Where is coronavirus hiding?<img type="lazy-image" data-runner-src="https://assets.rebelmouse.io/eyJhbGciOiJIUzI1NiIsInR5cCI6IkpXVCJ9.eyJpbWFnZSI6Imh0dHBzOi8vYXNzZXRzLnJibC5tcy8yMzE1NTgxNy9vcmlnaW4uanBnIiwiZXhwaXJlc19hdCI6MTY0ODY4NzkxMX0.D84W6ZUOhv6Q-Ki7ddiF3zmDLK_Z6vuXtzfB9R8zLAA/img.jpg?width=1245&coordinates=0%2C179%2C0%2C180&height=700" id="1cc38" class="rm-shortcode" data-rm-shortcode-id="b4e083fb45357e1fb56a8571e8cdc553" data-rm-shortcode-name="rebelmouse-image" />
A laboratory technician at Queen Elizabeth University Hospital, Glasgow, holds a container of test-tube samples from people tested for novel coronavirus.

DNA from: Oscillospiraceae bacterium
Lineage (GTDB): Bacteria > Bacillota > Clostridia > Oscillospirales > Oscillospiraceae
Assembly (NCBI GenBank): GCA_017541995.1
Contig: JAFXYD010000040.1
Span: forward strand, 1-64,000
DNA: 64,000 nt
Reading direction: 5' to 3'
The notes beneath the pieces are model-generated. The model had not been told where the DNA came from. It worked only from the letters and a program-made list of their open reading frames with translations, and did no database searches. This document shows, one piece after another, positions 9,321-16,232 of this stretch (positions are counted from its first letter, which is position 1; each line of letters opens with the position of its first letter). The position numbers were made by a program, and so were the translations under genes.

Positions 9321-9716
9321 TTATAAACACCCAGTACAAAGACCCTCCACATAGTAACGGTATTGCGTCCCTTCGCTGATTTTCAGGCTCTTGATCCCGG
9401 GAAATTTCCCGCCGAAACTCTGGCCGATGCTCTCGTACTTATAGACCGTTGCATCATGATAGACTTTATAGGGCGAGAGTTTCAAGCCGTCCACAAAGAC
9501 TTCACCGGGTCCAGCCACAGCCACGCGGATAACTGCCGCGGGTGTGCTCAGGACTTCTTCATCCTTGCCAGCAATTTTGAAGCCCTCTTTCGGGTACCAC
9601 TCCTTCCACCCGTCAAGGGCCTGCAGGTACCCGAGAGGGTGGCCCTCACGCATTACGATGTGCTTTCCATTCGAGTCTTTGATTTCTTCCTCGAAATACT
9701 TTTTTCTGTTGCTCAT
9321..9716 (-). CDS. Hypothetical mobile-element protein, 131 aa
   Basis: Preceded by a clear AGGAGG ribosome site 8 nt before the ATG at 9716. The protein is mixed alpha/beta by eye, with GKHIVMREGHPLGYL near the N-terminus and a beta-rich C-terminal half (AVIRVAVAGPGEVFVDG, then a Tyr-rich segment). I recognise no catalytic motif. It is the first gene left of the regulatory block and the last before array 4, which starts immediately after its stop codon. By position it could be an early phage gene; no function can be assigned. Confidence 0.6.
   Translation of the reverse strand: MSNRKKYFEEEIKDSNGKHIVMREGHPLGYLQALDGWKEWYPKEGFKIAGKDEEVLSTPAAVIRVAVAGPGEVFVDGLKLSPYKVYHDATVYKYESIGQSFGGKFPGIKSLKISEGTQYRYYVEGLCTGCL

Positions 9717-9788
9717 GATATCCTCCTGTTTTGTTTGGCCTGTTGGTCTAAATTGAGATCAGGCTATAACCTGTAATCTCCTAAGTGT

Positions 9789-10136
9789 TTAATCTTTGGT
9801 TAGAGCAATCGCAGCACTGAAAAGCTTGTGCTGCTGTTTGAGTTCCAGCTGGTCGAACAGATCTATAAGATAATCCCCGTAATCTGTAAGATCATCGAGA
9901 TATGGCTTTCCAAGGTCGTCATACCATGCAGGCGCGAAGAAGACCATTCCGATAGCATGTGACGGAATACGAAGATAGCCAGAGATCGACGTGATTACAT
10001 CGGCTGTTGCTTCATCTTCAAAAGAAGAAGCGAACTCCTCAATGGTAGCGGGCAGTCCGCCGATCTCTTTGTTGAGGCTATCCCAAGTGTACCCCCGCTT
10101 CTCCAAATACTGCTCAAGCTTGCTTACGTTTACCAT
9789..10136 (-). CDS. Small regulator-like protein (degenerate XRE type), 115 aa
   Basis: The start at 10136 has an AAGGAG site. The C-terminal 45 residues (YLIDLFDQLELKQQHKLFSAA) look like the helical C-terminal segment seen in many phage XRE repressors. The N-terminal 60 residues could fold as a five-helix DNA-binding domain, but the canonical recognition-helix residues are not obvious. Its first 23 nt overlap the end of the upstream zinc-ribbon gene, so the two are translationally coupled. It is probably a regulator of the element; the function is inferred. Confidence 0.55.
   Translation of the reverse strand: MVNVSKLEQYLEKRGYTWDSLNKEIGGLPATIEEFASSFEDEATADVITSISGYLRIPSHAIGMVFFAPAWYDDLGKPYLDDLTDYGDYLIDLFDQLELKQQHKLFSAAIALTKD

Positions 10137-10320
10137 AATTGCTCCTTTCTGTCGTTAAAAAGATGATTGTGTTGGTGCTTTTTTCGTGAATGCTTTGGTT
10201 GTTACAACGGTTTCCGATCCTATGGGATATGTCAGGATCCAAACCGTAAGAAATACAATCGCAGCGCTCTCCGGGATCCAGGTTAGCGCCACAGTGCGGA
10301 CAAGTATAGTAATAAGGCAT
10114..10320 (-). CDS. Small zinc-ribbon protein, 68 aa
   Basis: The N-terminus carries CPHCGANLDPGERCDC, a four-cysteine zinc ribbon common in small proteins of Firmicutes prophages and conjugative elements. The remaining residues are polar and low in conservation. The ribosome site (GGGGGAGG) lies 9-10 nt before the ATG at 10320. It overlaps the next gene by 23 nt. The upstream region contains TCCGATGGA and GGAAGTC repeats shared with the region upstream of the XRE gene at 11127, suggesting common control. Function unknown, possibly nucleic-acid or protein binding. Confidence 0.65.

Further research required<div class="rm-shortcode" data-media_id="z9vH49bb" data-player_id="FvQKszTI" data-rm-shortcode-id="7ef1ab8ca2f90b28543d580c408ed25f"> <div id="botr_z9vH49bb_FvQKszTI_div" class="jwplayer-media" data-jwplayer-video-src="https://content.jwplatform.com/players/z9vH49bb-FvQKszTI.js"> <img src="https://cdn.jwplayer.com/thumbs/z9vH49bb-1920.jpg" class="jwplayer-media-preview" /> </div> <script src="https://content.jwplatform.com/players/z9vH49bb-FvQKszTI.js"></script> </div> <p>The Montefiore-Einstein study is currently preliminary, and further research will be required before researchers can determine what, if anything, its results illuminate.</p><p>The study is currently published on <em>Medrxiv</em>, a <a href="https://www.aje.com/arc/benefits-of-preprints-for-researchers/" target="_blank">preprint</a> distributor. This means the study has been shared publicly before undergoing the <a href="https://undsci.berkeley.edu/article/howscienceworks_16" target="_blank">peer-review process</a>.</p><p>Preprints allow researchers to communicate their findings before official publication, which can take months if not a year or longer. This pre-publication can lead to early feedback, increased visibility, and new collaborations. It's especially helpful for <a href="https://www.ncbi.nlm.nih.gov/pmc/articles/PMC6400415/" target="_blank">early-career researchers</a> trying to establish themselves.</p><p>However, given the speed at which coronavirus is spreading, researchers have leaned on preprints as a means of disseminating data to other experts faster than the peer review allows. As a result, <em>Medrixiv</em> has seen a <a href="https://www.nytimes.com/2020/04/14/science/coronavirus-disinformation.html" target="_blank">surge of preprint studies</a>, but they must be read within the context of their preliminary status.</p><p>The Montefiore-Einstein also has its limitations. The study had an initial sample size of only 68 subjects (48 males, 20 females) and a further examination of three families. And the connection of coronavirus to ACE2 enzymes in the testes came from database research, not direct observation.</p><p>The researchers acknowledge the need for further investigation. In particular, Shastri stresses the need to confirm the coronavirus's ability to infect and multiply in testicular tissue. If other researchers find their data promising, they could move forward with new research to build upon the study and see if this clue fits into the mystery.</p>